• If you must eat in the morning, a protein and fat combination with a small amount of complex carbohydrates is an example of an ideal breakfast.
• White bread spread with margarine and jam is not. If the latter meal rings true, you’re probably better off not eating any breakfast at all.
There is nothing about the word ‘Breakfast’ that necessitates you eating first thing in the morning.
We are told that breakfast is the most important meal of the day. That we should flood our bodies with energy as soon as we arise. That leaving the house on an empty stomach will send our blood sugar crashing down, leaving us physically weak and mentally vulnerable to overeating later.
This nonsense is one of many deeply ingrained fallacies that just won’t go away. Like the 'eight glasses of water a day' or the 'five fruit and veg a day' dogmas that we pass down from generation to generation, unchallenged and unquestioned.
I have been called a contrarian and a conspiracy theorist. I believe these terms exist to shut down debates where debates are needed. I am interested in how science disrupts our strongly held beliefs and how elegantly it illuminates the truth.
Many convictions that we hold dear cannot withstand the prevailing wind of science and logic. The next fallacy that needs to be buried is this ‘necessity’ to eat first thing in the morning. So, grab your shovel and let’s start digging.
Before food preservation techniques and storage solutions were invented, our ancestors indulged themselves in times of plenty. And when food was not available, they would fast involuntarily, deriving most of their energy requirements from their stored fat. Stored energy negates the ‘need’ to eat every single day, let alone three times a day.
Modern humans are getting fatter and sicker. Many indulge in a feasting extravaganza, eating from the crack of dawn until late into the night.
Historians tell us that a two-meal system remained in place throughout the Middle Ages. Interestingly, breakfast was considered sinful in medieval England – the sin of ‘eating too soon’, and as gluttony was considered a sin and a sign of weakness, men were often ashamed of eating breakfast.
Modern humans are getting fatter and sicker. Many indulge in a feasting extravaganza, eating from the crack of dawn until late into the night. We’re told to eat breakfast like a king, lunch like a prince and dinner like a pauper—in the belief that a heavy dinner contributes to weight gain. However, while the evidence linking obesity with an evening meal is interesting, there is not enough good quality data to rely on this finding.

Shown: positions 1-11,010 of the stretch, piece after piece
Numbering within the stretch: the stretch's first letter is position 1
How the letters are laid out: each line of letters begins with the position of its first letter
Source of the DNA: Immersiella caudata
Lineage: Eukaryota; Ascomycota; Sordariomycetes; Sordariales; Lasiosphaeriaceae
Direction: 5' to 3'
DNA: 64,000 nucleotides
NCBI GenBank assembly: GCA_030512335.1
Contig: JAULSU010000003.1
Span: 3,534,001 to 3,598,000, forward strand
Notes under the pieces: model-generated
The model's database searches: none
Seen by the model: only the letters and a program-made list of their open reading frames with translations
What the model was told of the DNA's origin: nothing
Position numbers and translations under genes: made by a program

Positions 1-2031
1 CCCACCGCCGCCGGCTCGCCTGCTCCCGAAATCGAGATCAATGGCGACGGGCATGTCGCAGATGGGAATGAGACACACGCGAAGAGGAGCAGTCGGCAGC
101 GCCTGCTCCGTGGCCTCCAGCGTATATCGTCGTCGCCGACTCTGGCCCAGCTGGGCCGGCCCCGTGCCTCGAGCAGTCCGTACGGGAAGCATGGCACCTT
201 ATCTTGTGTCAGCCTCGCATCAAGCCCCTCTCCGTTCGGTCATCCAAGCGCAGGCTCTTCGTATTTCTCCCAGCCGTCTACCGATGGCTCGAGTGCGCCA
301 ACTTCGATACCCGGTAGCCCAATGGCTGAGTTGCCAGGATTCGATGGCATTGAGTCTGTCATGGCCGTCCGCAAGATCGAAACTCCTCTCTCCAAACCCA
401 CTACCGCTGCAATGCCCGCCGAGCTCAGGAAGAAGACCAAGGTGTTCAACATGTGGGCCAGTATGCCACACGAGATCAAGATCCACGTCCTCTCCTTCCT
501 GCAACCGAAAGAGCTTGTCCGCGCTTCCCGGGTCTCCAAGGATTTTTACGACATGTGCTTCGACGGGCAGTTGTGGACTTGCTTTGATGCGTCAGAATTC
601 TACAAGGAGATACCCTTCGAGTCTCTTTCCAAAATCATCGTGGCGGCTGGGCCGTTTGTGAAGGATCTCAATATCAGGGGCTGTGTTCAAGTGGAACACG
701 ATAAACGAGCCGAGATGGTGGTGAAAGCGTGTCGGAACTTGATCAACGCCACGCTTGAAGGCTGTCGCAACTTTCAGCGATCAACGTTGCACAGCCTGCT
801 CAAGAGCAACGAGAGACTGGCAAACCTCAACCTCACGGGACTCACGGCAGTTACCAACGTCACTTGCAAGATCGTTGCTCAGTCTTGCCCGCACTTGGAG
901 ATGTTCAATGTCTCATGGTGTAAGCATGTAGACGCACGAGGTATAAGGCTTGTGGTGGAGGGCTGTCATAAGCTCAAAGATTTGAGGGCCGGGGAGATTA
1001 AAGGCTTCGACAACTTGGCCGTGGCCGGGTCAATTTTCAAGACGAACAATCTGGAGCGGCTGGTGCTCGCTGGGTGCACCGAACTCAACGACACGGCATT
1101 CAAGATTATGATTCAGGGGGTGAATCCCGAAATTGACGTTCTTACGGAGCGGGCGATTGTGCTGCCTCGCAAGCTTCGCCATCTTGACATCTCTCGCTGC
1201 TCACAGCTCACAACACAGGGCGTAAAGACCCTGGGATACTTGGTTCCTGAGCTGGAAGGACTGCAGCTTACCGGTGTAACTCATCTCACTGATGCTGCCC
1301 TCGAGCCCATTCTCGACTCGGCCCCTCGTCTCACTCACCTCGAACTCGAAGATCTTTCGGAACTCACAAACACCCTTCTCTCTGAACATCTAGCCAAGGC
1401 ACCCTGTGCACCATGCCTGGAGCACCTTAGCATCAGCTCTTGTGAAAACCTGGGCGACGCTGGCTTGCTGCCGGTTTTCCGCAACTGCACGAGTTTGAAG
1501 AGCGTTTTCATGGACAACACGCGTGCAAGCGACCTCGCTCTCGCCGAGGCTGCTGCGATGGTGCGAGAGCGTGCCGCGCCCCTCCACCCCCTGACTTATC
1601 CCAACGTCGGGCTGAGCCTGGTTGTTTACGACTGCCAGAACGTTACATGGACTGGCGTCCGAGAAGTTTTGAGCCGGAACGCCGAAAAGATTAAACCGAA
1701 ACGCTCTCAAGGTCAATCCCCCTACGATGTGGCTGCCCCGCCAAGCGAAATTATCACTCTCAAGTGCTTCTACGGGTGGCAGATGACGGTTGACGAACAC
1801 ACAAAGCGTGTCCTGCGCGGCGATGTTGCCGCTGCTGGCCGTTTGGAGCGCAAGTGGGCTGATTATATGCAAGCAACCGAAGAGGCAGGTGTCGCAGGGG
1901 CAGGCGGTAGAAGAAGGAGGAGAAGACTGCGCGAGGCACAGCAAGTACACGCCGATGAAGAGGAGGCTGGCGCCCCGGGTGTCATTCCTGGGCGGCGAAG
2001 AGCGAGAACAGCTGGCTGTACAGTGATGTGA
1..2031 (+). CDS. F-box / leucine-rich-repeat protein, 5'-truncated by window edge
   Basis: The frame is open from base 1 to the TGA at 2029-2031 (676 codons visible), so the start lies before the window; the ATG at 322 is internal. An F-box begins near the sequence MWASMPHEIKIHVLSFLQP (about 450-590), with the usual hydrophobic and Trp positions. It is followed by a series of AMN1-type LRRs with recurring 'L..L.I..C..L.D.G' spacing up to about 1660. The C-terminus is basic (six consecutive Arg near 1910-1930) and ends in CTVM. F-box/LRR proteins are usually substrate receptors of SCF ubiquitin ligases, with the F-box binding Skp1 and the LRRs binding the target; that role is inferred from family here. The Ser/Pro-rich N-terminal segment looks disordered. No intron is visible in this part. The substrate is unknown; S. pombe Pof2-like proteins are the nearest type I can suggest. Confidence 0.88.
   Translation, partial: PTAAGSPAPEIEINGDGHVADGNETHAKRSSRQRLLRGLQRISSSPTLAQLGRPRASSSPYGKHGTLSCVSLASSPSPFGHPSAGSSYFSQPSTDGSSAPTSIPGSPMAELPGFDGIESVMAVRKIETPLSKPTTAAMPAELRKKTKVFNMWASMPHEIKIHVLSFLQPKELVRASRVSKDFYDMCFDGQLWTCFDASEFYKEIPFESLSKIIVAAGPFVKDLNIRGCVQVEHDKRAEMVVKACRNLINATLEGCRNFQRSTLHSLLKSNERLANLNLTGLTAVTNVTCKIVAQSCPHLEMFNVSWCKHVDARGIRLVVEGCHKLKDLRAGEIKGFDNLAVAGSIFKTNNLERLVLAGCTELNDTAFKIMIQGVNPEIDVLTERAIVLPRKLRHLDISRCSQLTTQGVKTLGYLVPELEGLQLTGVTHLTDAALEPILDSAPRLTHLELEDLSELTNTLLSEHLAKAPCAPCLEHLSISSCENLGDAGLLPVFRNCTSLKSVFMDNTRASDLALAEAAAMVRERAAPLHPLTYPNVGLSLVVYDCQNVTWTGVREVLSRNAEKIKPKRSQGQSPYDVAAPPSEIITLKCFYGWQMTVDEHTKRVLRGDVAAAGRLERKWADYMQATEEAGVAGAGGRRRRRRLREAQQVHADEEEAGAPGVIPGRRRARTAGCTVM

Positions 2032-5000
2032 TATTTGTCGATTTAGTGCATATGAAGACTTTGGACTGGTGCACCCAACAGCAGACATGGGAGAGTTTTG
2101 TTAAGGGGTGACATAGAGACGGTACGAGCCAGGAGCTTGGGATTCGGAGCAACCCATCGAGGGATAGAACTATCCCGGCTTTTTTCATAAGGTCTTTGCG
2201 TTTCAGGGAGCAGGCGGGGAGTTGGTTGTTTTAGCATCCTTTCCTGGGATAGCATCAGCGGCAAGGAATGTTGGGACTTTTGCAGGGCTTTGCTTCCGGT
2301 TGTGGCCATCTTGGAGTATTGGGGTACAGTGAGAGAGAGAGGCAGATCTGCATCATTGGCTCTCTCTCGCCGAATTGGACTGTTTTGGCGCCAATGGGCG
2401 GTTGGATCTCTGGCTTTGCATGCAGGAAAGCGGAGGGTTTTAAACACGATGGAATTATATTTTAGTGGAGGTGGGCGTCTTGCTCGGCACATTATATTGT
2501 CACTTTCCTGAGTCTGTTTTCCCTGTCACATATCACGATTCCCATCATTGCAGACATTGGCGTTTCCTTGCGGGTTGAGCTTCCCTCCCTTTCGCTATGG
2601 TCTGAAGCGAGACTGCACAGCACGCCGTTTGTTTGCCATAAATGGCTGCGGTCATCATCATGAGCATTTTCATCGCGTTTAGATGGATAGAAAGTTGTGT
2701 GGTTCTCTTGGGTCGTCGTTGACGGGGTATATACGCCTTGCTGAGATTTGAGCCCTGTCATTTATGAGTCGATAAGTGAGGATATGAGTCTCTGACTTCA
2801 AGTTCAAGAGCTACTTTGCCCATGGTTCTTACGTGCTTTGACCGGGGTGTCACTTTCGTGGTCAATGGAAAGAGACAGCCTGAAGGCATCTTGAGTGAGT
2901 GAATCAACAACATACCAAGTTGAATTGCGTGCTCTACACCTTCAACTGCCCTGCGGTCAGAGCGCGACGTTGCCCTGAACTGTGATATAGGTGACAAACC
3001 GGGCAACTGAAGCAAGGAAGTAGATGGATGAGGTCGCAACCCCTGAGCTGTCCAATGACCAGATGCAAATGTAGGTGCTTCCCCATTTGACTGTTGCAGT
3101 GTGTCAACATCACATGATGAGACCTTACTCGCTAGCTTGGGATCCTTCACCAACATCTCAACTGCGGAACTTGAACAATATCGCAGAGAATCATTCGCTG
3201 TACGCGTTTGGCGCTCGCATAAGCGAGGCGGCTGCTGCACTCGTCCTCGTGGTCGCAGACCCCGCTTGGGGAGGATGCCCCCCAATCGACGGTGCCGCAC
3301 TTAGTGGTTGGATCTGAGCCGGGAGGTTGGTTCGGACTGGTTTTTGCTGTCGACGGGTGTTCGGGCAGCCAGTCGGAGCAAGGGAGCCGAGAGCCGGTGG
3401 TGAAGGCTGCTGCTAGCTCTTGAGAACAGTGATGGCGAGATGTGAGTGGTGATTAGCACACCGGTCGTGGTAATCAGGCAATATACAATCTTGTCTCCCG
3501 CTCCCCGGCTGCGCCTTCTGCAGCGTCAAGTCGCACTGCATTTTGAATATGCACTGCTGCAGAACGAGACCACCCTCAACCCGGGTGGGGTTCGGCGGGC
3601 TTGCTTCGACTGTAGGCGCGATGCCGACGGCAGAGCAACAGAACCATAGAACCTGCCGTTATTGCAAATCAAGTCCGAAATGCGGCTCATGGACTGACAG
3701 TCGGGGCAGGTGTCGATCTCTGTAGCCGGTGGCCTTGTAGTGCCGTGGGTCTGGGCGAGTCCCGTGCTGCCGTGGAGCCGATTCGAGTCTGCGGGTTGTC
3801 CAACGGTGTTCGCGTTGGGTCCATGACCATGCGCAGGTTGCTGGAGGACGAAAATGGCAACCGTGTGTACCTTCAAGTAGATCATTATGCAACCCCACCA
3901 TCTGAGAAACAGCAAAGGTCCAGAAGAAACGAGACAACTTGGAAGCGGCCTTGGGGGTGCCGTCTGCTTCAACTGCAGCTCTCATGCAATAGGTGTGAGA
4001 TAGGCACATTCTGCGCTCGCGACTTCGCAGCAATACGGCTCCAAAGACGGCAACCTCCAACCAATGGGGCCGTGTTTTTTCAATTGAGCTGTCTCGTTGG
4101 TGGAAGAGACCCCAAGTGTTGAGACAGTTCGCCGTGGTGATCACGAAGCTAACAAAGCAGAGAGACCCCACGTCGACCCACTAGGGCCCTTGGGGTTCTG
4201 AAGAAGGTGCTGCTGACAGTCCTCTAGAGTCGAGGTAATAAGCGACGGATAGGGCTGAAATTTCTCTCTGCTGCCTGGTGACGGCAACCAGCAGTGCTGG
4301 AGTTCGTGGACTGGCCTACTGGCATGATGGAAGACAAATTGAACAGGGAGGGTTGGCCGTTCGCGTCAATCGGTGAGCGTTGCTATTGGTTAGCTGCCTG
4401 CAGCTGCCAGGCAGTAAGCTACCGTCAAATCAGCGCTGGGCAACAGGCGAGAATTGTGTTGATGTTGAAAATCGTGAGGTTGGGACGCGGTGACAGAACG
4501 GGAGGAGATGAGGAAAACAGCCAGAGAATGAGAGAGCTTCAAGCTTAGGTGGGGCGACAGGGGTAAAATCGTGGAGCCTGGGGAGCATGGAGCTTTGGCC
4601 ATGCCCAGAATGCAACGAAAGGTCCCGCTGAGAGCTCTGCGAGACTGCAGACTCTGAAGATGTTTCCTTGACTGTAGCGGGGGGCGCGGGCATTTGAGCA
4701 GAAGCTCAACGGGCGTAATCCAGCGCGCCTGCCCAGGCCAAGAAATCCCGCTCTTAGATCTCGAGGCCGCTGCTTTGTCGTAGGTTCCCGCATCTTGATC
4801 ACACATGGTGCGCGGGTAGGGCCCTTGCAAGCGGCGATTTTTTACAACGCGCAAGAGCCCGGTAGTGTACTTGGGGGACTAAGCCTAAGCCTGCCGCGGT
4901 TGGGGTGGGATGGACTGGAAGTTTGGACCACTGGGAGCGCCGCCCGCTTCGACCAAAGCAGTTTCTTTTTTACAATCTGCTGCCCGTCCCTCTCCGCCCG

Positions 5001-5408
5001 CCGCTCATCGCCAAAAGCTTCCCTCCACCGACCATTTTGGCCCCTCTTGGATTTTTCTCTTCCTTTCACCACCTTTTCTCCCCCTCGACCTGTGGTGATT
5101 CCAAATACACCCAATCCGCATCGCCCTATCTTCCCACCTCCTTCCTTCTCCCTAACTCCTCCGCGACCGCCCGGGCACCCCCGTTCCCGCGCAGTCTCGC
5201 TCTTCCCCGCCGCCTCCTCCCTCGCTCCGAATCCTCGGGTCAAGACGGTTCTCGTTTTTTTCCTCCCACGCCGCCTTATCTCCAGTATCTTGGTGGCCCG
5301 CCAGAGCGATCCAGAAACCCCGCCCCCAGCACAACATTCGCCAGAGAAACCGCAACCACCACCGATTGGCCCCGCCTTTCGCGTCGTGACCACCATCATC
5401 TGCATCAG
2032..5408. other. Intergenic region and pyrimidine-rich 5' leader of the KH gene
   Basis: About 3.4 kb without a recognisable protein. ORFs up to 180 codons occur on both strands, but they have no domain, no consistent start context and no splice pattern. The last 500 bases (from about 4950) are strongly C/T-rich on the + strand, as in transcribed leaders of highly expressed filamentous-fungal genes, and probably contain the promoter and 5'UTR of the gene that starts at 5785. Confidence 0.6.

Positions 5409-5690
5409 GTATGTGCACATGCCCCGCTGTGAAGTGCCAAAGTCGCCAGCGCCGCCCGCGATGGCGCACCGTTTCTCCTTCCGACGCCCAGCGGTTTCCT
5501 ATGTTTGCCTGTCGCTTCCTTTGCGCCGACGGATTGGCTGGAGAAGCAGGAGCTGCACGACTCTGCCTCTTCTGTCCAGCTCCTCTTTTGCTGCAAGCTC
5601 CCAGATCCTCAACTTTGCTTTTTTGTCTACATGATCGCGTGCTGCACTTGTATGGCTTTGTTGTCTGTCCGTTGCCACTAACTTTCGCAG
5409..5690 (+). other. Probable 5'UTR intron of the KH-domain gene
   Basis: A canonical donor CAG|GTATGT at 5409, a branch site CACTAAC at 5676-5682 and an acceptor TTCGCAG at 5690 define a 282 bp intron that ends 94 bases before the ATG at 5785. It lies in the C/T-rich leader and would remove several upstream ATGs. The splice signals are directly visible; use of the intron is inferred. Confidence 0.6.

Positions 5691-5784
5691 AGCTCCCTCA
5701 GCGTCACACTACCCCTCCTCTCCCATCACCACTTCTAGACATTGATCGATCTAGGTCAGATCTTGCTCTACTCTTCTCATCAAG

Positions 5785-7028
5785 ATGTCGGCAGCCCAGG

Our eating patterns are mainly structured around our societal activities, rather than being driven by a true hunger signal. Eating three times a day has become so habitual, that we start to feel hungry just before our bodies are expecting a meal.
Scientists have studied the hunger hormone, ghrelin. In one study, participants fasted for 33 hours. They discovered something fascinating. Ghrelin levels were lowest in the morning, meaning hunger was lowest first thing in the morning, despite a prolonged overnight fast. This means that hunger is not simply a consequence of not having eaten for a while.
There were also three distinct peaks in ghrelin, corresponding to waves of subjective hunger around breakfast, lunch, and dinnertime. Most interesting of all, this hunger hormone did not continually increase. In fact, it gradually receded as the fasting period extended. Hormones, like ghrelin, are produced in pulsatile bursts. Hunger, therefore, comes in waves. We have all experienced feeling hungry but got too distracted to eat, only to discover that the hunger had simply disappeared.
We have all experienced feeling hungry but got too distracted to eat, only to discover that the hunger had simply disappeared.
The literal definition of breakfast is ‘breaking the fast’ of night-time slumber. Many of us admit to not feeling hungry in the morning, and a cup of coffee usually suffices. Many more feel nauseous at the idea or smell of a cooked meal in the morning.
There is no evidence that going without breakfast does any harm. Besides, many of our breakfast choices are so awful and so carbohydrate-heavy, that we are rendered hungry and shaky within a couple of hours after eating, as our blood sugar crashes from a heightened state.
If you must eat in the morning, a protein and fat combination with a small amount of complex carbohydrates – such as scrambled eggs, avocado and a piece of arrowroot – is an example of an ideal breakfast. White bread spread with margarine and jam is not. If the latter meal rings true, you’re probably better off not eating any breakfast at all – and now the evidence tells us that you will neither keel over nor starve. In fact, you’ll have done your body a favour.
Listen to your body. It is not worth sacrificing your health at the altar of habitual hunger. And remember that if you eat breakfast at midday, it is, semantically speaking, still breakfast.
Until next time.
UK-based consultant physician and obesity management expert. www.insulean.co.uk/ [email protected]/ Facebook: Nyambura Mburu Svendsen, or @insuleanmedical